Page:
A Comcare spokesperson declined to answer any questions specifically about the case, but confirmed the agency did not have official guidance on how to treat future compensation claims lodged on the basis of IEI-EMF.

"Comcare's claims policy and procedure manual does not provide guidance about IEI-EMF or electromagnetic hypersensitivity," the spokesperson said.

An employee wishing to make a claim must serve a notice of injury on their employer and complete a claim form.

The form must be "accompanied by a medical certificate from a legally qualified medical practitioner (LQMP) certifying that the employee has sustained an injury or suffers from a disease, its relationship to employment, and the fact that the claimed condition has resulted in medical treatment and/or incapacity for work," Comcare's spokesperson said.

The medical practitioner is "not required to label an injury or disease. But in order to accept liability and pay compensation, Comcare requires a precise diagnosis".

"It is Comcare's practice to apply and encourage [practitioners] to diagnose in accordance with the [World Health Organisation's] International Classification of Diseases (ICD)," the spokesperson said, adding that Comcare's own staff could also consult "online medical tools" to assess claims against "evidence-based information relating to various medical conditions."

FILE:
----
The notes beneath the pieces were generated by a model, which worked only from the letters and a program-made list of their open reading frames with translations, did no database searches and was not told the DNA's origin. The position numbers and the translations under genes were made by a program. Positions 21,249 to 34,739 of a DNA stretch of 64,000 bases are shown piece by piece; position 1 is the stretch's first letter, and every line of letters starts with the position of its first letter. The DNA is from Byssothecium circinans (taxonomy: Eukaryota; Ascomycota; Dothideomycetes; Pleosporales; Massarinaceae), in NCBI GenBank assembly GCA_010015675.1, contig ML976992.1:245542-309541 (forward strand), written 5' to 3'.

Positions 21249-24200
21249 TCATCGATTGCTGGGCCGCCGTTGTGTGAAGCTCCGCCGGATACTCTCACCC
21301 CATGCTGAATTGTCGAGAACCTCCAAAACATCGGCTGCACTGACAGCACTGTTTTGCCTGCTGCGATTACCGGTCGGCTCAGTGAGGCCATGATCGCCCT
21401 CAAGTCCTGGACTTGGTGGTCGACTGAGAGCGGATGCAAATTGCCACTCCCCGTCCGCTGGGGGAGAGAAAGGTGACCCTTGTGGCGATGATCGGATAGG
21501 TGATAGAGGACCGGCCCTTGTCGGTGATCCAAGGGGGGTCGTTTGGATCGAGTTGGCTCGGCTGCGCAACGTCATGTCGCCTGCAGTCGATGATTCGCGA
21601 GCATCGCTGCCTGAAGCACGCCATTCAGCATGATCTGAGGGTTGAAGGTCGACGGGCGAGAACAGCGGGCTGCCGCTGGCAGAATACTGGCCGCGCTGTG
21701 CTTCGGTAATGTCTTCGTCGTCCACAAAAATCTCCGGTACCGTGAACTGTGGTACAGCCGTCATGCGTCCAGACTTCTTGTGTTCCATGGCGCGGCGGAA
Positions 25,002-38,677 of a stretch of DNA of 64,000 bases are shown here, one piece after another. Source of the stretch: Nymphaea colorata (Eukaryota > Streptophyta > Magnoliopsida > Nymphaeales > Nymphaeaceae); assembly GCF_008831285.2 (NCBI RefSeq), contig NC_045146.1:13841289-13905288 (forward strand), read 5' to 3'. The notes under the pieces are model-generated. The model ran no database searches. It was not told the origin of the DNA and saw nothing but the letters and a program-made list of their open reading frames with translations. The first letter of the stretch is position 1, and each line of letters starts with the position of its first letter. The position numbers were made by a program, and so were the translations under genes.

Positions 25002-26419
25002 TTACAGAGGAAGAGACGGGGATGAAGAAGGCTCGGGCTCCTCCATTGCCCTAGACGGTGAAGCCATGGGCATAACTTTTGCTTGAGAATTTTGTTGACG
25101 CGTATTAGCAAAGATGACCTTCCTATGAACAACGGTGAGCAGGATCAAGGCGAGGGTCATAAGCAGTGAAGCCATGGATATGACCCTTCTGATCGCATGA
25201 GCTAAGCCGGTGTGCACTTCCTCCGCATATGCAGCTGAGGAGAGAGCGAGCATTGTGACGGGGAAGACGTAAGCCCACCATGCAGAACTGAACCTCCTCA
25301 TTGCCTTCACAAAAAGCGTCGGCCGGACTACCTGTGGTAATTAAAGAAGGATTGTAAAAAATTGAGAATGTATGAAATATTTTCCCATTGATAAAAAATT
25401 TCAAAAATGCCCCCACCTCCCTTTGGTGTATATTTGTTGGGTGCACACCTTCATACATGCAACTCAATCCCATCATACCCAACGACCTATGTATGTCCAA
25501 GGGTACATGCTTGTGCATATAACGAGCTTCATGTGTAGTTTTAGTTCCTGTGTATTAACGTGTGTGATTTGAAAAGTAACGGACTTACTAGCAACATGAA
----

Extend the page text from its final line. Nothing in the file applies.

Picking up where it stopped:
Though Comcare appears to suggest the onus of proof for a case of IEI-EMF — or indeed, any condition — rests with the employee, the Administrative Appeals Tribunal decision casts doubt on that position.

Specifically, it found that "practitioners of the view that Dr McDonald suffers from migraine and not EMF sensitivity have not advanced a convincing argument to exclude EMF sensitivity." At least two such practitioners were called upon by Comcare and CSIRO.

In other words, Comcare may be called upon again in future should it dispute further alleged incidences of IEI-EMF that are said to have been exacerbated or brought on by workplace conditions.

An Australian Radiation Protection and Nuclear Safety Agency (ARPANSA) spokesperson said the agency had not changed its view on the condition since the Tribunal decision.

"ARPANSA's view on electromagnetic hypersensitivity (EHS) has not changed significantly since 2010 and, along with the World Health Organisation and other international health authorities, ARPANSA is not aware of any EHS symptoms being confirmed as due to exposure to electromagnetic fields in well-conducted scientific investigations," the agency's spokesperson said.

ARPANSA said it did not keep track of reported incidences of IEI-EMF in Australia.